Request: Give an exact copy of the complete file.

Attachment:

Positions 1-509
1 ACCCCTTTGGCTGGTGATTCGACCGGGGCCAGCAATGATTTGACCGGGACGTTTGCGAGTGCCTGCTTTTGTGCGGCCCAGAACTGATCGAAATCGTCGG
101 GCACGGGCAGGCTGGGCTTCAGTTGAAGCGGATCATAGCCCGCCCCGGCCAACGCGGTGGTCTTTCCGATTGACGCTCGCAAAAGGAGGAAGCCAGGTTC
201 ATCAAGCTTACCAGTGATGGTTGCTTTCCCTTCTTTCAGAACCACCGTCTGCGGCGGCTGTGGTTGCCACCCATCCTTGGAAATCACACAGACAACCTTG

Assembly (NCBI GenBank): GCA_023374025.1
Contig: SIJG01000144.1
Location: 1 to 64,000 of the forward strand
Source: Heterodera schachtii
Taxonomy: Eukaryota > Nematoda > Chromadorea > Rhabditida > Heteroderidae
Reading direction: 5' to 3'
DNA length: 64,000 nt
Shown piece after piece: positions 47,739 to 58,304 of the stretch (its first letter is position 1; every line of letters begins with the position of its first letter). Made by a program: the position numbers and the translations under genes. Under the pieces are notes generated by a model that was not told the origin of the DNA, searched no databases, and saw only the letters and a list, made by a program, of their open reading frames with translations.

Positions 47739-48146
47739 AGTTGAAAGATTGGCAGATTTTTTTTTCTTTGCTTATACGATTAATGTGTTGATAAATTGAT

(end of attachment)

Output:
Positions 1-509
1 ACCCCTTTGGCTGGTGATTCGACCGGGGCCAGCAATGATTTGACCGGGACGTTTGCGAGTGCCTGCTTTTGTGCGGCCCAGAACTGATCGAAATCGTCGG
101 GCACGGGCAGGCTGGGCTTCAGTTGAAGCGGATCATAGCCCGCCCCGGCCAACGCGGTGGTCTTTCCGATTGACGCTCGCAAAAGGAGGAAGCCAGGTTC
201 ATCAAGCTTACCAGTGATGGTTGCTTTCCCTTCTTTCAGAACCACCGTCTGCGGCGGCTGTGGTTGCCACCCATCCTTGGAAATCACACAGACAACCTTG

Assembly (NCBI GenBank): GCA_023374025.1
Contig: SIJG01000144.1
Location: 1 to 64,000 of the forward strand
Source: Heterodera schachtii
Taxonomy: Eukaryota > Nematoda > Chromadorea > Rhabditida > Heteroderidae
Reading direction: 5' to 3'
DNA length: 64,000 nt
Shown piece after piece: positions 47,739 to 58,304 of the stretch (its first letter is position 1; every line of letters begins with the position of its first letter). Made by a program: the position numbers and the translations under genes. Under the pieces are notes generated by a model that was not told the origin of the DNA, searched no databases, and saw only the letters and a list, made by a program, of their open reading frames with translations.

Positions 47739-48146
47739 AGTTGAAAGATTGGCAGATTTTTTTTTCTTTGCTTATACGATTAATGTGTTGATAAATTGAT